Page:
Hiya distans, a new name for the fern previously called Hypolepis distans

It turns out that Hypolepis distans is not closely related to the other species of Hypolepis. This blog post sets out the case for instead calling it Hiya distans.

https://blog.tepapa.govt.nz/2018/10/12/new-zealand-gains-a-fern-genus-named-after-the-chinese-imperial-guard-hiya/

I'd appreciate feedback on whether people think we should adopt this change on iNaturalist. I recommend we do wait until/if it is picked up by the New Zealand Plant Names Database

Posted by leonperrie leonperrie, October 11, 2018 08:28 PM

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OK Leon. This is a reply to the question your posed a while ago, rather than a direct answer re. Hiya. For me plant names are a communication tool first, with the embedding of evolutionary relationships a secondary function. I use plant names to communicate with reserve volunteers, landowners, BOTSOC members, and plant professionals. Nowdays I have to do a quick profiling to guess which name will resonate with my listener. I have a choice of the accepted universal Maori name, local iwi name, common name(s), latin binomial, and a growing category - the obsolete common botanical name. That covers Hebe, Nothofagus, Uncinia, Schizeilema, Desmoschoenus, way back to Dacrydium taxifolium. You can hear some amusing but frustrating conversations on BOTSOC trips as we all struggle to remember new names (age of participants a confounding issue here). It also make people feel stupid/superior when they haven't caught up with the new names hidden away in Science Journals ( thank you Leon for your posts about fern family changes, I do miss Peter de Lange's taxonomic updates that he posted on NZPCN in the past). There has been a few wins. Azolla rubra has come around again, creepy Psychrophila was thrown away, along with the horrible Australian orchid names. Stegostyla sounded like a dinosaur rather than a beautiful Caladenia orchid! Changing use of common names creates issues too. Here on kanuka-covered Banks Peninsula the locals advertise for manuka blocks for their beehives. This manuka/kanuka confusion lead to a rare block of kanuka on the Plains being cleared. I do appreciate the exciting new era of systematics that has stimulated the name changes, but the downside is a century of confusing communication. I use common names more often now days.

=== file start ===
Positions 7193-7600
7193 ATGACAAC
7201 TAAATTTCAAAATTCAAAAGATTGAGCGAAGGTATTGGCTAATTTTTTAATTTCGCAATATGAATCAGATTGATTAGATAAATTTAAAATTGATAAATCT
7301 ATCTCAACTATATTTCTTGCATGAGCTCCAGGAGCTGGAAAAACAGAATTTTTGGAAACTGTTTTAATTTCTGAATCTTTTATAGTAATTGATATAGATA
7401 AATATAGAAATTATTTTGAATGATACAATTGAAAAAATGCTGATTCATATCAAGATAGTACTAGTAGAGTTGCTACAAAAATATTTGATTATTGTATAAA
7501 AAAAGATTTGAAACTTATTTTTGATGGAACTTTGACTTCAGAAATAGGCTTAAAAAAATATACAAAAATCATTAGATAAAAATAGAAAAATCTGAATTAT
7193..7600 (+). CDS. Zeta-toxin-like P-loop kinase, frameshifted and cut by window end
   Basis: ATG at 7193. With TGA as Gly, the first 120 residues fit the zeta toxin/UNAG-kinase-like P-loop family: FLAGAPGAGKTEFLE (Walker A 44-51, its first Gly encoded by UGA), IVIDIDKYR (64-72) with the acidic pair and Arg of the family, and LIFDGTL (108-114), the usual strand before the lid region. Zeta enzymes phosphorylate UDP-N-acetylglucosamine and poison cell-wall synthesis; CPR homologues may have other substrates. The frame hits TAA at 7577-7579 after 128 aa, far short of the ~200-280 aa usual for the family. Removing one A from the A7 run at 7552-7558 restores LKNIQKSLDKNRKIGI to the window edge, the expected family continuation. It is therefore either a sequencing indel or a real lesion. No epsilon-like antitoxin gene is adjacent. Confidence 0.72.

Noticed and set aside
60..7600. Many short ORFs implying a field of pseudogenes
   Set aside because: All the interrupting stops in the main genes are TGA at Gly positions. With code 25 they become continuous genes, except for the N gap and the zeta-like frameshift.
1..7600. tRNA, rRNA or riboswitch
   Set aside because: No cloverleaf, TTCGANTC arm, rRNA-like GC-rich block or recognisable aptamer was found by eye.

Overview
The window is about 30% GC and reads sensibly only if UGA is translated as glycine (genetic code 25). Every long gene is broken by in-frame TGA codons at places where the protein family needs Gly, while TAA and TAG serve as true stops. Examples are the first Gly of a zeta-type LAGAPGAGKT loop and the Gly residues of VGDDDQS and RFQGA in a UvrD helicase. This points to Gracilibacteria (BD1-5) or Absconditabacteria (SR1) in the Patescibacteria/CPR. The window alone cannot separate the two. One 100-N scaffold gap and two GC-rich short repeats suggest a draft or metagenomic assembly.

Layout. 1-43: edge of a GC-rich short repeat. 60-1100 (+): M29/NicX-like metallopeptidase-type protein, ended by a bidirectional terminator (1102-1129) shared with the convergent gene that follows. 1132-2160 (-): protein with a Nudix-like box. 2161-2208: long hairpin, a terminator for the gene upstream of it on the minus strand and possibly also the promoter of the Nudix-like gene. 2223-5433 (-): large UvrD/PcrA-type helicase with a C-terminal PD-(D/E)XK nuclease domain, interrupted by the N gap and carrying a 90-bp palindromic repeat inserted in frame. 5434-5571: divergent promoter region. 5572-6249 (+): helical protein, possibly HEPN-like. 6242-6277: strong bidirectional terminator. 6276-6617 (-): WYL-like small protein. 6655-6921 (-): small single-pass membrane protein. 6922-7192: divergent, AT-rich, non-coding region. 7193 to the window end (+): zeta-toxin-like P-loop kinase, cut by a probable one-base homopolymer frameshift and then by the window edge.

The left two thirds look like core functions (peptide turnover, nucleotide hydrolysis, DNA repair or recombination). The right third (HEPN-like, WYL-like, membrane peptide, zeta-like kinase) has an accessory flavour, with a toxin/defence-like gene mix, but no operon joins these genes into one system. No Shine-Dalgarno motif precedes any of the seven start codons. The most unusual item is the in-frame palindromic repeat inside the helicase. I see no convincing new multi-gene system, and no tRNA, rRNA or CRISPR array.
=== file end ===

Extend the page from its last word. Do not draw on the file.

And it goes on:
Posted by alice_shanks 2 months ago (Flag)
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Colleague commented that this name change will lead to a common name - the Gidday fern.

Posted by alice_shanks 2 months ago (Flag)
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Hi @alice_shanks.
Thanks for your comments. I like the "Gidday fern" name.
I share at least some of your frustration with changes to scientific names. I feel pretty strongly that the New Zealand community using taxonomic names is not being well-served by (New Zealand's) taxonomists in this respect. In my opinion there are too many unneccesary taxonomic changes, which have no compelling reason behind them. That's why I wrote the blog about the splitting of Blechnum, and I put Nothofagus in the same category, along with the orchid debacle. NZPCN is particularly quick to adopt name changes, but the NZPND doesn't seem especially choosy either.
I do, however, think that some name changes are necessary (to accurately trace evolutionary relationships). I feel that these might be easier to cope with if we weren't also faced with all the unnecessary changes. That's why I'd really like us (the NZ botanical community) to only change scientific names when the reason was compelling.
I'm not sure what the solution is for us in NZ. I'm busy with exhibition work until the middle of 2019. I'll get back to taxonomy then, and might agitate a bit more among by colleagues (although that is delicate). Alternatively, I think the Australian's seem to have a good system with their Australian Plant Census, which seems to involve a lot more thinking about which names to accept (that might involve a culling of changes that aren't necessary). I wonder if we could learn a lot from their approach.
Cheers,
Leon

Posted by leonperrie 2 months ago (Flag)

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